Marketing Division

The news revolution

Words by Katie Hyder

The industrial revolution brought wonders and advancements to humanity. But for those living through it, there were also casualties. Alongside the child labourers and the poor – who were forced to work long hours in unspeakable conditions – there were the highly-skilled craft workers and the agricultural labourers who suddenly found themselves struggling to compete with new technology. Sound familiar?

It has been an interesting year for Australia’s newspaper industry. Announcements in June of major restructures and redundancies by Fairfax and News Limited, a bid by mining magnate Gina Rinehart to gain seats on the Fairfax Board of Directors, and a government proposal to introduce a public interest test for media ownership all made headlines. All this, while traditional newspaper subscriptions and advertising revenue plummet as readers and advertisers look to new technology.

When newspapers in the United States began closing in 2009, The New York Times Company Chairman, Publisher and CEO Arthur Sulzberger described the climate in newspapers as ‘the perfect storm’. He was referring to the shift in reader and advertising habits fostered by the emergence of new technology and the fall-out from the global financial crisis.

Deakin University Associate Professor in Journalism Martin Hirst says newspapers across the world face two crises. One is a crisis of public trust, borne out of issues like the London phone-hacking scandal, a lack of media scrutiny over weapons of mass destruction claims during the Gulf War, and a parade of bloggers calling out journalists on biased and, at times, inaccurate reporting. The second is a crisis of the dominant business model; put simply, readers are not buying newspapers like they used to and advertisers are turning to other mediums.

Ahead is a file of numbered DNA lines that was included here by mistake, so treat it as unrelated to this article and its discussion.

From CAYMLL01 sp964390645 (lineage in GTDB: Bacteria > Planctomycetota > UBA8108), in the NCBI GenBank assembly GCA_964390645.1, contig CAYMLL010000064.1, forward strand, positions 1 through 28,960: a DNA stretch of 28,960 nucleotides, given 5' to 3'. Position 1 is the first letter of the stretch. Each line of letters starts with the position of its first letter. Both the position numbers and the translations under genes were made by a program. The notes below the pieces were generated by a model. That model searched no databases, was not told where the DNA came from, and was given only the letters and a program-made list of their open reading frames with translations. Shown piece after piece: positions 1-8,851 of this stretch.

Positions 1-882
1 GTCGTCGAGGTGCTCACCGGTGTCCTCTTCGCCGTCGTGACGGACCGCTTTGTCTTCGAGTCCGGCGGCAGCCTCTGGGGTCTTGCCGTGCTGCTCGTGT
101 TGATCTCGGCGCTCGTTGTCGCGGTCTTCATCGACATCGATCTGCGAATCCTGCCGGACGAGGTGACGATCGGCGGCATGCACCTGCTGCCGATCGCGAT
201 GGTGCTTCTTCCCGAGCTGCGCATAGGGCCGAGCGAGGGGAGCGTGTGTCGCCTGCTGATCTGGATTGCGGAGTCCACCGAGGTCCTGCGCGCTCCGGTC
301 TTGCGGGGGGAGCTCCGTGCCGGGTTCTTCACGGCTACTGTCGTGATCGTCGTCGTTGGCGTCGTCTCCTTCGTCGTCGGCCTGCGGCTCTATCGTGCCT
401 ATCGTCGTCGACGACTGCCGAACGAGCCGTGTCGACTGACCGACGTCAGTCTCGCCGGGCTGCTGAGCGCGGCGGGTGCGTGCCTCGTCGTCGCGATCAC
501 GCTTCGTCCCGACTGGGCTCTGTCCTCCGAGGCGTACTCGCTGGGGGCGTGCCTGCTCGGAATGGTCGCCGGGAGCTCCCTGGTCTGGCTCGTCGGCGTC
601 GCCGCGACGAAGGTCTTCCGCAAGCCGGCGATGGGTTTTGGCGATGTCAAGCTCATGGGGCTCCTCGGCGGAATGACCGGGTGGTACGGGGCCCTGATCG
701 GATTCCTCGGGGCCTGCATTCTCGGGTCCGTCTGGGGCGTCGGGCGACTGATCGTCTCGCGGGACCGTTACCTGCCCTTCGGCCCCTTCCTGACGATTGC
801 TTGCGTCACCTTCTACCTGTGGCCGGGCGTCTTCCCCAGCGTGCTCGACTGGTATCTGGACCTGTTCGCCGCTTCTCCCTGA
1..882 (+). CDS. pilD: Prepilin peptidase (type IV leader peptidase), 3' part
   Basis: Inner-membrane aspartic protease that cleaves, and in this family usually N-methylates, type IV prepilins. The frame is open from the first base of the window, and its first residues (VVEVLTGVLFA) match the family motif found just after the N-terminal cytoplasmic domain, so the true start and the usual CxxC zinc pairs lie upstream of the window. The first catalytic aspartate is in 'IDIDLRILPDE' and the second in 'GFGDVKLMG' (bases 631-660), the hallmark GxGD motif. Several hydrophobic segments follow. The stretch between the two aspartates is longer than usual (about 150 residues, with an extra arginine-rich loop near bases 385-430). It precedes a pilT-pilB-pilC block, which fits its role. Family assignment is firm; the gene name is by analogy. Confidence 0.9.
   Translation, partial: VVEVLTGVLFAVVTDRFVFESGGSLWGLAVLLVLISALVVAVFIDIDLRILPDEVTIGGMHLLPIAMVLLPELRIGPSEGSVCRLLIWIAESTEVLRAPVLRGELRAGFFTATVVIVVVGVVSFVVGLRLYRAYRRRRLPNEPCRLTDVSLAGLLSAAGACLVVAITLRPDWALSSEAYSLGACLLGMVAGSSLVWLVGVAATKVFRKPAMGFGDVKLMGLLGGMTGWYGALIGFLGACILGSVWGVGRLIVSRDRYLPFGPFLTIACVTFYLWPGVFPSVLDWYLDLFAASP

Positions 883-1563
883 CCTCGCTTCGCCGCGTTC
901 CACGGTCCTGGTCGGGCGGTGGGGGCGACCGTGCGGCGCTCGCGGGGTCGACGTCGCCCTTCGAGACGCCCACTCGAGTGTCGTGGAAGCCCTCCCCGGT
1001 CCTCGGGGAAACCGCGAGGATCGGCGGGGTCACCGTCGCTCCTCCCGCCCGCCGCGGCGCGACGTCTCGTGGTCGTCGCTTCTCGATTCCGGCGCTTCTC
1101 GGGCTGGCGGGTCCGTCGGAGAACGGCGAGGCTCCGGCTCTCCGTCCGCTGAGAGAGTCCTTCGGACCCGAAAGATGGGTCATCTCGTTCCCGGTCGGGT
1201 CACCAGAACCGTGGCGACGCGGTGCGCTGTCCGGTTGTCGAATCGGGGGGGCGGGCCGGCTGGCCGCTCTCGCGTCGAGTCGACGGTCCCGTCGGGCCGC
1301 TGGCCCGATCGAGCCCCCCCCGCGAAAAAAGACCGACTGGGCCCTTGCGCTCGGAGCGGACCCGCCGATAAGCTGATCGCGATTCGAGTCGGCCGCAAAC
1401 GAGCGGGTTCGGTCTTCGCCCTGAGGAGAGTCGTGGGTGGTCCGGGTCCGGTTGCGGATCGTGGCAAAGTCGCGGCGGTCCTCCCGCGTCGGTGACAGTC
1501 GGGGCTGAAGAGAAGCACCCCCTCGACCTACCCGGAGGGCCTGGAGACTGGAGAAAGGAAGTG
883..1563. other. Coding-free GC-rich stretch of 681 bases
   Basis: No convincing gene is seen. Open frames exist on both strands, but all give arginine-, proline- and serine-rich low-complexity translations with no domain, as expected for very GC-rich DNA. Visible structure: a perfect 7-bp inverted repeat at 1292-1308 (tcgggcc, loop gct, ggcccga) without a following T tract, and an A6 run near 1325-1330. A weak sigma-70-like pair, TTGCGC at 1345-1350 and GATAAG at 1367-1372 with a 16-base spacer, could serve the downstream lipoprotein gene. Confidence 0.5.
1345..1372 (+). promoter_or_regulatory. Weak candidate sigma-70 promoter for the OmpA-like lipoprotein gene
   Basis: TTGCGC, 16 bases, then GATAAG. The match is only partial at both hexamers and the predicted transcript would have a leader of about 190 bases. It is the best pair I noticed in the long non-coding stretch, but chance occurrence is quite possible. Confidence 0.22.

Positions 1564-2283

But at the heart of these crises is a dilemma that has always been part of the mainstream media industry within a capitalist society.

‘We expect so much from the media – we expect our news, we expect to be entertained and we’d like to think, particularly in terms of news and journalism, that there is public interest involved,’ explains Dr Hirst.

‘But, by the same token, most of the media is privately owned and, by law, the board of directors of a publicly listed company is required to grow the value of the company on behalf of shareholders.

‘How do you reconcile the public interest involved with the ethics of news, with the private interest of having to maximise return to shareholders?’
Within this model, when income decreases, cost-cutting and productivity enhancements are inevitable. One such measure is the idea of increased ‘content sharing’ where media syndicate content across multiple brands. But what does this mean for journalists and for the quality of journalism? Dr Hirst predicts news publishers will have fewer journalists ‘in-house’ and will rely more on a smaller number of ‘news curators’ buying in content, from freelancers, news agencies, established ‘brand journalists’ and perhaps even citizen journalists. This is already part of the reality.